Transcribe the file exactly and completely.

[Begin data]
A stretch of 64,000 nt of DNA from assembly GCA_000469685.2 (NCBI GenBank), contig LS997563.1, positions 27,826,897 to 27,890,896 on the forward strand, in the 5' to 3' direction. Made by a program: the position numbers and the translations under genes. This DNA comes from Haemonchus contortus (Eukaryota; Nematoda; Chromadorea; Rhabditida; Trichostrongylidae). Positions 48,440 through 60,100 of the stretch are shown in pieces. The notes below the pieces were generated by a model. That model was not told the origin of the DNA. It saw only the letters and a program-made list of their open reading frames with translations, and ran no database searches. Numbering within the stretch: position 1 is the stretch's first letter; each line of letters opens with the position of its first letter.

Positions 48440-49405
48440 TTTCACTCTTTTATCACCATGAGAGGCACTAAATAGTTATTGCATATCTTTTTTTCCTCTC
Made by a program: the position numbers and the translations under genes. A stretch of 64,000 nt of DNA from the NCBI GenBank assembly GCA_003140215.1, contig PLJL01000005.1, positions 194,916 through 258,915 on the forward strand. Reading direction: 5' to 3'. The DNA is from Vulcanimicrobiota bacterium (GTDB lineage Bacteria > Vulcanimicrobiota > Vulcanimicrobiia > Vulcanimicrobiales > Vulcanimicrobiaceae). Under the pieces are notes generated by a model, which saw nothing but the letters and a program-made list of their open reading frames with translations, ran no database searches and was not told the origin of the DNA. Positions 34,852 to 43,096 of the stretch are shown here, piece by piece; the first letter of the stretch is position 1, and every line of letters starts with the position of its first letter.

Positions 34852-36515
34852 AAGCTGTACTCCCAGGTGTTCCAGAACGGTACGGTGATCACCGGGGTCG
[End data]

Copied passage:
A stretch of 64,000 nt of DNA from assembly GCA_000469685.2 (NCBI GenBank), contig LS997563.1, positions 27,826,897 to 27,890,896 on the forward strand, in the 5' to 3' direction. Made by a program: the position numbers and the translations under genes. This DNA comes from Haemonchus contortus (Eukaryota; Nematoda; Chromadorea; Rhabditida; Trichostrongylidae). Positions 48,440 through 60,100 of the stretch are shown in pieces. The notes below the pieces were generated by a model. That model was not told the origin of the DNA. It saw only the letters and a program-made list of their open reading frames with translations, and ran no database searches. Numbering within the stretch: position 1 is the stretch's first letter; each line of letters opens with the position of its first letter.

Positions 48440-49405
48440 TTTCACTCTTTTATCACCATGAGAGGCACTAAATAGTTATTGCATATCTTTTTTTCCTCTC
Made by a program: the position numbers and the translations under genes. A stretch of 64,000 nt of DNA from the NCBI GenBank assembly GCA_003140215.1, contig PLJL01000005.1, positions 194,916 through 258,915 on the forward strand. Reading direction: 5' to 3'. The DNA is from Vulcanimicrobiota bacterium (GTDB lineage Bacteria > Vulcanimicrobiota > Vulcanimicrobiia > Vulcanimicrobiales > Vulcanimicrobiaceae). Under the pieces are notes generated by a model, which saw nothing but the letters and a program-made list of their open reading frames with translations, ran no database searches and was not told the origin of the DNA. Positions 34,852 to 43,096 of the stretch are shown here, piece by piece; the first letter of the stretch is position 1, and every line of letters starts with the position of its first letter.

Positions 34852-36515
34852 AAGCTGTACTCCCAGGTGTTCCAGAACGGTACGGTGATCACCGGGGTCG